Hartford Hospital

Conditions In Depth

Search for

Klinefelter Syndrome

(47 XXY Syndrome; KS)

En Español (Spanish Version)

Definition | Causes | Risk Factors | Symptoms | Diagnosis | Treatment | Prevention


Klinefelter syndrome (KS) occurs in some men who have more than one X chromosome (XXY).

Klinefelter's Syndrome

Nucleus factsheet image
Copyright © Nucleus Medical Media, Inc.


Males usually inherit a single X chromosome from their mother and a single Y chromosome from their father. Males with KS get at least one extra X chromosome.

Risk Factors

A risk factor is something that increases your chance of KS. Women over age 35 may have a slightly increased chance of having a child with KS. There are no other known risk factors for this disorder.


XXY occurs in approximately 1 out of 580 live male births, but many men with it do not develop KS. When KS does develop, it usually goes undetected until puberty or sometimes much later.

Characteristics may include:

  • For babies: Smaller birth weight and slower muscle and motor development
  • For children and adults:
    • Small firm testes, small penis
    • Abnormal body proportions (long legs, short trunk)
    • Tallness with extra long arms and legs
    • Social and learning disabilities (common)
    • Personality impairment
    • Attention deficit hyperactivity disorder (ADHD)
    • Speech and language problems—Children with KS often learn to speak later than other children do. They may have a difficult time reading and writing.
    • Normal to borderline IQ
    • Lack of ability to produce sperm (common)
    • Lack of facial and body hair
    • Enlarged breasts (common)
    • Diminished sex drive, sexual dysfunction

Men with KS have an increased risk of:


A test called a karyotype is used to diagnose KS. In the case of KS, there are usually 47 chromosomes rather than the normal 46.

Many men with XXY do not know they have the condition. The diagnosis may be found:

  • When amniocentesis is done
  • In babies— with undescended testes or very small penis
  • In children—when the child is having problems learning
  • In adolescents—when the child has delayed puberty or excessive breast development
  • In adults—when the man has fertility concerns


Treatment of KS includes:

The main treatment is testosterone . When boys with KS are 10-12 years old, their hormone levels are checked yearly. If testosterone levels are low, then treatment may be helpful. Men diagnosed may also benefit from taking the hormone. However, testosterone cannot reverse infertility.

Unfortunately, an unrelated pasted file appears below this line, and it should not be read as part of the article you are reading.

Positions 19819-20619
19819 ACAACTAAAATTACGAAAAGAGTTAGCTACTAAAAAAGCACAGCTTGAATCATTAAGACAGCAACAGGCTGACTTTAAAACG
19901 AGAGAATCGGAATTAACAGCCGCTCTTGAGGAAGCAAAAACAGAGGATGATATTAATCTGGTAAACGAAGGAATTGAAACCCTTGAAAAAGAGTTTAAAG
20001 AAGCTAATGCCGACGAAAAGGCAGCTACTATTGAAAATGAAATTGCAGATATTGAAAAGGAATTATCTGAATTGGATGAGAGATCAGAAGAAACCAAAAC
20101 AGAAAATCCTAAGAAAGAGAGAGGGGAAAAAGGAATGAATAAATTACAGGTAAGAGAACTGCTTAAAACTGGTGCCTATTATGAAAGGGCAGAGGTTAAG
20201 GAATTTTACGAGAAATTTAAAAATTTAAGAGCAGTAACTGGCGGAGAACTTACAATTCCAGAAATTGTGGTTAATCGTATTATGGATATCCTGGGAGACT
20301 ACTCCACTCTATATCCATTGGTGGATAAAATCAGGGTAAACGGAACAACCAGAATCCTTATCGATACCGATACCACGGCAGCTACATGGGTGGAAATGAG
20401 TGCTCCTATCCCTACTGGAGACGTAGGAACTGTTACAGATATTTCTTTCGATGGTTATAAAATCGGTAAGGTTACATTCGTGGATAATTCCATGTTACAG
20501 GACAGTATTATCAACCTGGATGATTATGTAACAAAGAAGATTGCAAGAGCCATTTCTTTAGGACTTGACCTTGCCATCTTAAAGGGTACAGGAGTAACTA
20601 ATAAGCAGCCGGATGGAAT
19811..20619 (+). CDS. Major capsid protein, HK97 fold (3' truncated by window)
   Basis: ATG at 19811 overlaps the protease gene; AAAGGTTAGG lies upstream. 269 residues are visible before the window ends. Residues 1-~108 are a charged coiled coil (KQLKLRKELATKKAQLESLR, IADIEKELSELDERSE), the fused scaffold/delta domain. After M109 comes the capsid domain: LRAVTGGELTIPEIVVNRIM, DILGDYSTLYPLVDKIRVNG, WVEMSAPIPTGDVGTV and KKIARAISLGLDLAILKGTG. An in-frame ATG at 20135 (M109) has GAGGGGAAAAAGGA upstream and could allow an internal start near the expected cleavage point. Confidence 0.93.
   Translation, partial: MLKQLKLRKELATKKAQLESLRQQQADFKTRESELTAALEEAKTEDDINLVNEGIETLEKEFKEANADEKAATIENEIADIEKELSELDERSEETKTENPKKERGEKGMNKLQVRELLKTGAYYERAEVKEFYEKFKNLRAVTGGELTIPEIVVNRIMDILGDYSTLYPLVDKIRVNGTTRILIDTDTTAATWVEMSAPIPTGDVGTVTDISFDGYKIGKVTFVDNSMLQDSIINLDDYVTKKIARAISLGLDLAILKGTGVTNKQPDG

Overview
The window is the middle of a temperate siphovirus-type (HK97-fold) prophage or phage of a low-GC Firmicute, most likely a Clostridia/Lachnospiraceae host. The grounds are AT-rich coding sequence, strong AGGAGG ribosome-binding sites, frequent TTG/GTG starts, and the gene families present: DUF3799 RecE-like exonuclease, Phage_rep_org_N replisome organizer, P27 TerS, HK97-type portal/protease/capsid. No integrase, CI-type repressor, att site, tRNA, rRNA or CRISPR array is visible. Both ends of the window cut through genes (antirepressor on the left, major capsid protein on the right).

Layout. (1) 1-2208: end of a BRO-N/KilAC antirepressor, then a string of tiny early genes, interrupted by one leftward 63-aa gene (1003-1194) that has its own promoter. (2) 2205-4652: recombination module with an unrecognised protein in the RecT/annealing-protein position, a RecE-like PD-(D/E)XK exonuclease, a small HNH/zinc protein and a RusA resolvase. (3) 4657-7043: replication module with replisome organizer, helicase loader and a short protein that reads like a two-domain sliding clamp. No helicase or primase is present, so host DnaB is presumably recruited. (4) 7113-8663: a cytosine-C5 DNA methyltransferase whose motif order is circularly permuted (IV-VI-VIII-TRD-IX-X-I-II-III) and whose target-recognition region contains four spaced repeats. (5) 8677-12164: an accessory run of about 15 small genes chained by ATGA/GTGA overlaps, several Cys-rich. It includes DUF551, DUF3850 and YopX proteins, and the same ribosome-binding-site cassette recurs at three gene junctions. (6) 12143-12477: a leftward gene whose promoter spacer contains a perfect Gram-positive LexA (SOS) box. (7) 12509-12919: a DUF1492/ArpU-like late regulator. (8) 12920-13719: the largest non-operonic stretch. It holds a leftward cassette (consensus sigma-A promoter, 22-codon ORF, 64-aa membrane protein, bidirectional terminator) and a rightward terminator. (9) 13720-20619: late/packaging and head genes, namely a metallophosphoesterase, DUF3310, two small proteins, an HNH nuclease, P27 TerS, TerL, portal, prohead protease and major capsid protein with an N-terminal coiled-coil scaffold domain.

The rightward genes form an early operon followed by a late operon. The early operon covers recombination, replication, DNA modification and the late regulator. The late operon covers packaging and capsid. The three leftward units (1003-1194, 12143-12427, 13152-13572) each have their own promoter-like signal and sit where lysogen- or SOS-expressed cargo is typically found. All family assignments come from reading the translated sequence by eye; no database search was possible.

The benefits of testosterone include:

  • Increased strength
  • More muscular, male appearance
  • Growth of facial and body hair
  • Better self-esteem
  • Modulation of mood
  • Increased energy
  • Increased ability to concentrate
  • Greater sex drive
  • Improved bone density

This therapy should begin in early childhood to avoid social and school learning problems. Treatment may involve:

  • Speech therapy
  • Special education services
  • Extra support and help with learning from parents and teachers
  • Social skills training and psychological counseling


Currently, there are no known ways of preventing KS.


Klinefelter Syndrome and Associates


National Institute of Child Health & Human Development



Canadian Psychiatric Association


Canadian Psychological Association



Klinefelter syndrome. EBSCO DynaMed website. Available at: http://www.ebscohost.com/dynamed. Updated February 28, 2013. Accessed October 11, 2011.

Tell me about 47, XXY. Klinefelter Syndrome and Associates website. Available at: http://www.genetic.org/knowledge/support/action/199/#Brief%20Introduction%20to%20Klinefelter%20syndrome. Accessed August 20, 2013.

Klinefelter syndrome: overview. National Institute of Child Health & Human Development website. Available at: http://www.nichd.nih.gov/publications/pubs/klinefelter.cfm. Updated April 3, 2013. Accessed August 20, 2013.

Last reviewed August 2013 by Kari Kassir, MD; Michael Woods, MD

Please be aware that this information is provided to supplement the care provided by your physician. It is neither intended nor implied to be a substitute for professional medical advice. CALL YOUR HEALTHCARE PROVIDER IMMEDIATELY IF YOU THINK YOU MAY HAVE A MEDICAL EMERGENCY. Always seek the advice of your physician or other qualified health provider prior to starting any new treatment or with any questions you may have regarding a medical condition.

CreativeChangePowered by: Creative Change, Inc.